Students work with industry to create accessible products

First-year Ravensbourne Product Design students at MIMA

Article by: David Millett

Publication date:

First-year BA (Hons) Product Design students at Ravensbourne have been collaborating with the design agency MIMA to create solutions to problems faced by people with unique or additional needs.


The students are working alongside industry to create individualised products to enable clients to perform everyday tasks that are otherwise challenging.

In previous years, student work from these projects has been nominated for awards like the Helen Hamlyn Awards – including a pen grip to help someone with extra fingers on their hand and a saucepan attachment that allows the contents to be stirred and strained one-handed.

Working with industry is integrated into the Ravensbourne offering from day one. In this first-year project, our students learn by doing and gain a direct insight into professional practice – as well as the opportunity to network with people in industry.

As part of the project, students visited MIMA’s studio in February to see their working environment and learn about the work done by the agency.

A few weeks later this March, Phil Nutley – Head of Experience Design at MIMA – visited Ravensbourne to give advice and support in a prototyping workshop. Once the students have a rough prototype, they can test out their ideas with their users and develop their idea based on any feedback or challenges.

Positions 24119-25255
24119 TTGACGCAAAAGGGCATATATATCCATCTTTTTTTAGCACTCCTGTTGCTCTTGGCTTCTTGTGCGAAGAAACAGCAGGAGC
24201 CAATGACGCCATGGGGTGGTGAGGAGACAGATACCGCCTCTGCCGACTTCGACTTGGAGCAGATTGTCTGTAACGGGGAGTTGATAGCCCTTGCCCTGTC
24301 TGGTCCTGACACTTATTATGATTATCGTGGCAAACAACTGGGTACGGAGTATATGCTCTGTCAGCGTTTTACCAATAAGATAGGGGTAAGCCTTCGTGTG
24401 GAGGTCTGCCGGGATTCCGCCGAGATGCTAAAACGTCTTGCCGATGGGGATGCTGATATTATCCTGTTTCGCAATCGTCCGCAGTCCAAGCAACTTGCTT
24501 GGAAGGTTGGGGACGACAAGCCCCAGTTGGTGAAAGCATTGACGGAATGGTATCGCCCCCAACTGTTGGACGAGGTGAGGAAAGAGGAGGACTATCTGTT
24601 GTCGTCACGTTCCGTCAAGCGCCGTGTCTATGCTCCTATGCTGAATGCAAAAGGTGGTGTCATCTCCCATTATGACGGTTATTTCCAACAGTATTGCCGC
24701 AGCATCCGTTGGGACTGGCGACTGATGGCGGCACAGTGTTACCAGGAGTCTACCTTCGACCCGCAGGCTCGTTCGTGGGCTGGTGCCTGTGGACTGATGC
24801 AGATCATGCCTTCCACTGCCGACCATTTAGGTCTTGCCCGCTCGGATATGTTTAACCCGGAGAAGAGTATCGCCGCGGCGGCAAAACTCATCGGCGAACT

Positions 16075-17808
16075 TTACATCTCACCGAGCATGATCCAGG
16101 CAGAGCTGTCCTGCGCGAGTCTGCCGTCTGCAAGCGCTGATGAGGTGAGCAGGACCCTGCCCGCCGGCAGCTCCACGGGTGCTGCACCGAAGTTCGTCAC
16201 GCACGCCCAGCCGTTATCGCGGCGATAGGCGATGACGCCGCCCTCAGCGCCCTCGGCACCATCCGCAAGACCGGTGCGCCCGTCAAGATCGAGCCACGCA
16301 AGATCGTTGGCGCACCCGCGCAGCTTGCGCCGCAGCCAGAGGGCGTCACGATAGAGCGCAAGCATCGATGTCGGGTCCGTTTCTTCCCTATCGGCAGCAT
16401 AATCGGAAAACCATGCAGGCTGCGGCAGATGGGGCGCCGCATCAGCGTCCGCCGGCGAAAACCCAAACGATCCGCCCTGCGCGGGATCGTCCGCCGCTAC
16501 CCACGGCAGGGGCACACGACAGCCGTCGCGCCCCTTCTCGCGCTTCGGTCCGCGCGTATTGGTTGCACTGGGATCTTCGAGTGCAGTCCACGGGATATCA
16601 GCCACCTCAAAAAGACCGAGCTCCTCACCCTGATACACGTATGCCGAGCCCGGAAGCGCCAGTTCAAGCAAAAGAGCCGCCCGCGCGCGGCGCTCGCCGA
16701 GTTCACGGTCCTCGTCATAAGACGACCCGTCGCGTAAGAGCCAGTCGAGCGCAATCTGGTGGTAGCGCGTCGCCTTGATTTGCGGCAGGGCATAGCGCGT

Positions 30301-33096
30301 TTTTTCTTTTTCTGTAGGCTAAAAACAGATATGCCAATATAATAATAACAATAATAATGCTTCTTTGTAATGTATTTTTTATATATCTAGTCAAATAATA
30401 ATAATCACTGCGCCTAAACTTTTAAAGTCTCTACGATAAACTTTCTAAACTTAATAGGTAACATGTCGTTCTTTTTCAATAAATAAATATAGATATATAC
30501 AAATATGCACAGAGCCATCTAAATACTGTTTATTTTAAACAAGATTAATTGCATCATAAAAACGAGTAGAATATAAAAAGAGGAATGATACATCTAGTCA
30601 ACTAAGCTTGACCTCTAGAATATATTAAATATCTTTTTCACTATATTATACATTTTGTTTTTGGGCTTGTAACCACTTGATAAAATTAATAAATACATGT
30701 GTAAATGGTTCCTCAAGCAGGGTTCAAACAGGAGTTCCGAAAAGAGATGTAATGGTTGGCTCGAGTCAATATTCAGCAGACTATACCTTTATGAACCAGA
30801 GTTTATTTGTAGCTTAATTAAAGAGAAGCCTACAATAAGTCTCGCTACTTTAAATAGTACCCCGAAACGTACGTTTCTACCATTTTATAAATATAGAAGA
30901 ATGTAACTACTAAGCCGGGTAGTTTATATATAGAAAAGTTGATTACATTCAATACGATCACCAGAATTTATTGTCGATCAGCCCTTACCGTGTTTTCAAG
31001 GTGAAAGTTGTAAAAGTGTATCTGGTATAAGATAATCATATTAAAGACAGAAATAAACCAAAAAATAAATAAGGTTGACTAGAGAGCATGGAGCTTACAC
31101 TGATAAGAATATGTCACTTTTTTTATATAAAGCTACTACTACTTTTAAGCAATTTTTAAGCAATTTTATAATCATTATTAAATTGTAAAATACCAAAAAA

Product Design students listen to a talk at MIMA

Nadine quote

MIMA said: “It was a fast-paced session with the pairs of students working to build a set of low-fi mock-ups to bring to life the problem space they were each trying to solve. The rapid hacks and early models helped create a really interesting dialogue between all of us.

“We collectively began to question  and challenge how we think about the individuals we are designing for, through our early prototypes and what might be the potential methods of manufacture.

“From a presentation point of view, we placed importance on how do we best capture the wider design process through photos, sketches and film.”

Ravensbourne’s BA (Hons) Product Design course leader, Nadine Bennet, added: "At Ravensbourne, our strategy for learning and teaching is to work alongside industry, ensuring what we teach is aligned to professional practice.

“This module, as with many on the Product Design course, is supported by industry professionals, who through their contribution, allow the students to make meaning of the theories and principles we are teaching them.”

group photo

Product Design students stand together for a group photo